This is the first of my monthly blogs, suggesting things to watch out for in the garden and places to visit.

After a long, cold, wet winter and spring, many leaves and flowers have been slow to emerge. However, patience is one of a gardener’s important traits. We should never be too hasty to remove a plant because we think it is dead.

In the garden

For example, a whole raised bed of tulips planted too late the previous year (resulting in them being ‘blind’) might easily have ended in the compost bin. However, left in-situ and overplanted during the summer with Nicotiana sylvestris and Verbena bonariensis, they have rewarded me this year with a fabulous display.

Two other plants are redeeming themselves. I very nearly scalped a trailing Muelenbeckia complexa following a hard frost, but left to its own devices it has burst forth providing me with longer delicate fronds than I would have had if I had been too keen with the secateurs.

Sadly, following the severe heat and drought of summer ’22, having thought that several branches of a Physocarpus opulifolius Dart’s Gold were dead, I duly lopped them. I needn’t have, as another example in the garden which was left alone sent forth a fresh display of leaves and maintained its elegant shape.

Continuing the theme of re-birth, this is an important time of the year to find ‘free’ seedlings – the careful work of germination having been done by nature itself. Tour your garden and look at the base of plants such as hellebores and you may be delighted to find a little nursery. Carefully pot up the seedlings and nurture them until they are large enough to plant out in a suitable spot, where they will thrive and bulk up a group of plants.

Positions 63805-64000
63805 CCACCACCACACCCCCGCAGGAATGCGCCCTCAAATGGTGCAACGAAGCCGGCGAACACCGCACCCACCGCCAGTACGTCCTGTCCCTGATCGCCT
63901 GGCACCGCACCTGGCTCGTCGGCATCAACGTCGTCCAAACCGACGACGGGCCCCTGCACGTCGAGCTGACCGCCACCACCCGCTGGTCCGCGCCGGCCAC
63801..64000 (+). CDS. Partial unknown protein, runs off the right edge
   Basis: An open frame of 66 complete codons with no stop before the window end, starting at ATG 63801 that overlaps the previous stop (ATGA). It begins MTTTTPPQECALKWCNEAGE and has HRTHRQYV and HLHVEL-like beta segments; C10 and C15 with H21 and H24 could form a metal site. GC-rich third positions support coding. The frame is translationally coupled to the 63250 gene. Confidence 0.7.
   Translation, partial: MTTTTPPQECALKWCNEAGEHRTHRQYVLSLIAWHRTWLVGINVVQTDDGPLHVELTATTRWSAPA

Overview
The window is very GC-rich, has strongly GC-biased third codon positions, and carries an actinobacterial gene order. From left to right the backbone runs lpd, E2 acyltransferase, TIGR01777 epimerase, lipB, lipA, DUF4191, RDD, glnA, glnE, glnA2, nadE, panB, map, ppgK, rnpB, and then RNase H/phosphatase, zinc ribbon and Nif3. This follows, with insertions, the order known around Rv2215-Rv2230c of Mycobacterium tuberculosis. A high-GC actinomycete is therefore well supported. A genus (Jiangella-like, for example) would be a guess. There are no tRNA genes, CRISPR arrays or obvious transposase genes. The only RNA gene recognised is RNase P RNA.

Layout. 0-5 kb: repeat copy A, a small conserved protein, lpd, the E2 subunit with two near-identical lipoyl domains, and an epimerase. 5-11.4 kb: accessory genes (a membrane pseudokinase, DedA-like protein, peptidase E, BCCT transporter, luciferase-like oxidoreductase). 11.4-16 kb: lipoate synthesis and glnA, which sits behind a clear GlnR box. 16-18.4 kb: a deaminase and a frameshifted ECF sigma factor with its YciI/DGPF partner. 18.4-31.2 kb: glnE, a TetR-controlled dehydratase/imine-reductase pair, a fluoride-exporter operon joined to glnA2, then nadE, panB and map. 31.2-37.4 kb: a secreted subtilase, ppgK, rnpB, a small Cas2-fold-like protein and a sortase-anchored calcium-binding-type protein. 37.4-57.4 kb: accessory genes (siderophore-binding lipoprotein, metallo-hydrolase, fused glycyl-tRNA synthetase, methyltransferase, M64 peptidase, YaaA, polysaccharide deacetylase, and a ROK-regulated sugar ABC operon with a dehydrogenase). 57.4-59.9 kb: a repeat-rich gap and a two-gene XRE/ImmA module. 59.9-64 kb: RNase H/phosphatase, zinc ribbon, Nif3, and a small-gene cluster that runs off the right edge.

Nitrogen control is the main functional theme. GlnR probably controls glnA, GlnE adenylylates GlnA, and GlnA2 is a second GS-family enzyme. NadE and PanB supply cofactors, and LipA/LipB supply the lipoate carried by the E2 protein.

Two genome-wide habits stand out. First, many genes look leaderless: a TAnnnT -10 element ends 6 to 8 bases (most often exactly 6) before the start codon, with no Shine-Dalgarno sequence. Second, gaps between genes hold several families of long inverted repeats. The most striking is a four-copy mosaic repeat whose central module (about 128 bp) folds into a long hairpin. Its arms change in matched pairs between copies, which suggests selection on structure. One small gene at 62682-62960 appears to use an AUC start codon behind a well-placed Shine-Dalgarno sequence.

Tiny Hellebores

Two other good places to look are at the base of plants in plant pots, or amongst gravel pathways or paving. Here miscellaneous seeds may have germinated. I am thus providing my brother in Shropshire with a copse full of Scots pines (Pinus sylvestris), descended from the fine example growing beyond my garden fence. I am also nurturing a collection of Acers found among the pebbles beneath the one growing in my lawn.

The sunflowers which towered above my fence last year were all seedlings, found sheltering under a plant where the seed head from the previous year had fed the birds. I have already found some new seedlings ready for this year’s display. Happy hunting!

Sunflower seedlings

Places to visit

Coton Manor, Bucks.
The bluebell wood will be open to visitors from Tuesday, 25th April.

I first visited Coton Manor over 20 years ago and fell in love with the beautiful Chaenomeles Nivalis trained along the courtyard wall. I duly planted one in my own garden and this year it has put on its best display yet. Perhaps it likes the extra moisture we have had this winter? It makes an excellent cut flower, beautiful to see up close.

Chaenomeles Nivalis